Thomas Hobbes described life in the State of Nature—the hypothetical condition of humanity before the formation of the state—as “nasty, brutish, and short.” Without political authority and “subjection to Lawes,” humanity would be in a “dissolute condition” with nothing to “tye their hands from rapine, and revenge.”
While Hobbes viewed even the most coercive political authority as preferable to civil unrest, perhaps he couldn’t have imagined a political society in which certain groups are subject to laws so arbitrary, and conditions of fulfillment so difficult to follow, that life reverts yet again to a kind of State of Nature—a State in which life is “labyrinthine, complex, and burdensome.”
And yet this is precisely how Israel’s High Court of Justice has described the Israeli Military’s recent “permit regime” policy in the West Bank; A set of laws more reminiscent of a Kafka-esque nightmare than sound public policy.
Here is Nasrat Dakwar of the Association for Civil Rights in Israel describing the “permit regime”:
“These areas have been declared closed military zones to Palestinians only. The movement, entry and exit of Palestinians within this area and outside it, is subject to a new legal regime: the permit regime. This area is cut off, de jure and de facto, from the rest of the West Bank. Only Palestinians who are able to prove that they are permanent residents of the closed area are allowed to stay there. Other Palestinians must prove a practical need in order to gain a permit to enter this territory (through long and exhausting bureaucratic procedures, and even so they are not always granted). Palestinians are not permitted to move to live in these areas. On the other hand, Israeli and even tourists are entitled and able to enter those areas in an unrestricted fashion, and are even allowed move their places of residence there. Following the completion of the barrier, the permit regime will apply to an area encompassing 325,000 dunams of land (5.9% of the West Bank), and 238,000 Palestinians will be trapped in enclaves created by the barrier.”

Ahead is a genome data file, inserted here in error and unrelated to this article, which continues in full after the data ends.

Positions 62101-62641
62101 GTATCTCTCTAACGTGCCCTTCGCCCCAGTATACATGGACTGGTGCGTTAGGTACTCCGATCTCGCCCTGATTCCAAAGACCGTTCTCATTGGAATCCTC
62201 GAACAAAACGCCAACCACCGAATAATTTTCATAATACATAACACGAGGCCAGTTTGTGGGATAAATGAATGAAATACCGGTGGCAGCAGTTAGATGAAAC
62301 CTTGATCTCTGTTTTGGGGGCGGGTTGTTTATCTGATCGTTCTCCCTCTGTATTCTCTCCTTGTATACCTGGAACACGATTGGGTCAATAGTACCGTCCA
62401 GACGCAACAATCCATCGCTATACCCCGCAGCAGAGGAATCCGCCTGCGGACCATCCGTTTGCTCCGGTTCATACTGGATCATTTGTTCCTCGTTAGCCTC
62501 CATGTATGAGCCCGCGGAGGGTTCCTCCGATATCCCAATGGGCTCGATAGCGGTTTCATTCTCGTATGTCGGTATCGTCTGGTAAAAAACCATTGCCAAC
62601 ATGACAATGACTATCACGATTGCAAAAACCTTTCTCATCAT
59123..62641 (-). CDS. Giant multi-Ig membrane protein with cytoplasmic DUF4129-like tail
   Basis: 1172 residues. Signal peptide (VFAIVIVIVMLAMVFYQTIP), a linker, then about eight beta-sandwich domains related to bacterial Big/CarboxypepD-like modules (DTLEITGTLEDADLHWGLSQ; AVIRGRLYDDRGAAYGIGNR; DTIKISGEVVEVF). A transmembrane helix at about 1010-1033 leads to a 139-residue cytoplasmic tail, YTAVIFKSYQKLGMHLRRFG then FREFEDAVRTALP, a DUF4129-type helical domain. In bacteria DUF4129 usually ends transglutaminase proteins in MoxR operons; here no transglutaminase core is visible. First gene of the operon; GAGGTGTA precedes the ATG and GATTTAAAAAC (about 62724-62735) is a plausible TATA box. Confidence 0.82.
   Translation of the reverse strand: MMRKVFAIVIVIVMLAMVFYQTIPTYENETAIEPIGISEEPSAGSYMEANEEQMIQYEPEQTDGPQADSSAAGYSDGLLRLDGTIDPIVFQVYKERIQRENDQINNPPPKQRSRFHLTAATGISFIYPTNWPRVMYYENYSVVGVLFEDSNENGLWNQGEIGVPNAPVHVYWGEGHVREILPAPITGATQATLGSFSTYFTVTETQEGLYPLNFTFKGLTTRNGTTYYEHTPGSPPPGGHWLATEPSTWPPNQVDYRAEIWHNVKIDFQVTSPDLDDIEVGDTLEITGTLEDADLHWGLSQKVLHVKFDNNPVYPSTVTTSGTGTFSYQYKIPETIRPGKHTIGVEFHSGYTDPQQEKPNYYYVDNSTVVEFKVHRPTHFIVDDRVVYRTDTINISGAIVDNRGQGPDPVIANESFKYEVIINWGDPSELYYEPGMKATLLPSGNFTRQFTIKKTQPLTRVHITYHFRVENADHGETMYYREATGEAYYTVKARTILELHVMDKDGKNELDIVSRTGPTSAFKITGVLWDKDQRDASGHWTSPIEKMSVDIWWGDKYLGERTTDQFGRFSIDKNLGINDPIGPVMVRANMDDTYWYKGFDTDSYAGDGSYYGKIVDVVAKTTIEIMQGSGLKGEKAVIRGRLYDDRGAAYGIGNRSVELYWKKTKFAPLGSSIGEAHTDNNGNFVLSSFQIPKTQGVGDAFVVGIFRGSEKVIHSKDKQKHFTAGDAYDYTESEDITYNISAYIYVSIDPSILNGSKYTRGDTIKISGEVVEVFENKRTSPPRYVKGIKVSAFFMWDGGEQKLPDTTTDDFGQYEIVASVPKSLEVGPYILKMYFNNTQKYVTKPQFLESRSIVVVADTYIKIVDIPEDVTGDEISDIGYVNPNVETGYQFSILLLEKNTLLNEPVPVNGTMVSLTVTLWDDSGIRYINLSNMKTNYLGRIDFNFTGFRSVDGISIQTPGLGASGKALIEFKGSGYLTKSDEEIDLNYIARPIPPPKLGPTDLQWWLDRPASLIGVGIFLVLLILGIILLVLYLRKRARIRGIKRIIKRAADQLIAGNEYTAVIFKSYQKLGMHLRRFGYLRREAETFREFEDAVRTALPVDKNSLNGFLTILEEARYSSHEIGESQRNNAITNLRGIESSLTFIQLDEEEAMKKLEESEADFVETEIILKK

“The permit regime has turned the lives of Palestinians living near the separation barrier, particularly those who make a living from farming, into a bureaucratic nightmare, and severely infringes their rights to live in their own homes, to enjoy basic services such as education, health and sanitation services; it also violates the right to pursue a livelihood of those Palestinians who live on the other side of the separation barrier.”
While I recognize Israel’s right to exist, and it’s corollary—its right to engage in self-defense both militarily and in terms of policy, the laws of the “permit regime” cross the lines of prudence and acceptability.
Governments do not create laws so absurd based on sheer stupidity and oversight. Rather, I believe that the laws associated with the “permit regime” are designed to make life so difficult for Palestinians living in the “seam zone”, that they will simply leave. Such a situation will conveniently spare the Israeli government of having to deal with a refugee population in geographical limbo—a convenience much to the benefit of the Settler movement, no doubt.
Also check out the cartoon I made for the Association for Civil Rights in Israel’s latest “Campaign a Day” initiative, calling attention to Israel’s “permit regime” (click image to enlarge).